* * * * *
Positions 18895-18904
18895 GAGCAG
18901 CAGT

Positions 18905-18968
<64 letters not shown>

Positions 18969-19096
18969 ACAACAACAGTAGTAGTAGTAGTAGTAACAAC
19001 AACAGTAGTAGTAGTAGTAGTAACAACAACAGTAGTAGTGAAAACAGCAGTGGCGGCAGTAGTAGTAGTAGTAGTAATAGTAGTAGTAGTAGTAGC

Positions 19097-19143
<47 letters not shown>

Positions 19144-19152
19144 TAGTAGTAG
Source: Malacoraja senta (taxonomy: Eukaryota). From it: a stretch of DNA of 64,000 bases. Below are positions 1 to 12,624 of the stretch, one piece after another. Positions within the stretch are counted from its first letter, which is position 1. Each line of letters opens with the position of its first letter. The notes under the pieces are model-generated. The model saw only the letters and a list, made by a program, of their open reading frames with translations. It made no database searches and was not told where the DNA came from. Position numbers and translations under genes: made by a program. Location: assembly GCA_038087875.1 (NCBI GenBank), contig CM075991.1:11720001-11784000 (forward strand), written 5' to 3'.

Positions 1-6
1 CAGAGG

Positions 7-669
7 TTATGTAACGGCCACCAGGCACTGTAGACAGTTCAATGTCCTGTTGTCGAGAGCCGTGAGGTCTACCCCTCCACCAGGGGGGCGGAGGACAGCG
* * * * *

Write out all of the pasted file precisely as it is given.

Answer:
Positions 18895-18904
18895 GAGCAG
18901 CAGT

Positions 18905-18968
<64 letters not shown>

Positions 18969-19096
18969 ACAACAACAGTAGTAGTAGTAGTAGTAACAAC
19001 AACAGTAGTAGTAGTAGTAGTAACAACAACAGTAGTAGTGAAAACAGCAGTGGCGGCAGTAGTAGTAGTAGTAGTAATAGTAGTAGTAGTAGTAGC

Positions 19097-19143
<47 letters not shown>

Positions 19144-19152
19144 TAGTAGTAG
Source: Malacoraja senta (taxonomy: Eukaryota). From it: a stretch of DNA of 64,000 bases. Below are positions 1 to 12,624 of the stretch, one piece after another. Positions within the stretch are counted from its first letter, which is position 1. Each line of letters opens with the position of its first letter. The notes under the pieces are model-generated. The model saw only the letters and a list, made by a program, of their open reading frames with translations. It made no database searches and was not told where the DNA came from. Position numbers and translations under genes: made by a program. Location: assembly GCA_038087875.1 (NCBI GenBank), contig CM075991.1:11720001-11784000 (forward strand), written 5' to 3'.

Positions 1-6
1 CAGAGG

Positions 7-669
7 TTATGTAACGGCCACCAGGCACTGTAGACAGTTCAATGTCCTGTTGTCGAGAGCCGTGAGGTCTACCCCTCCACCAGGGGGGCGGAGGACAGCG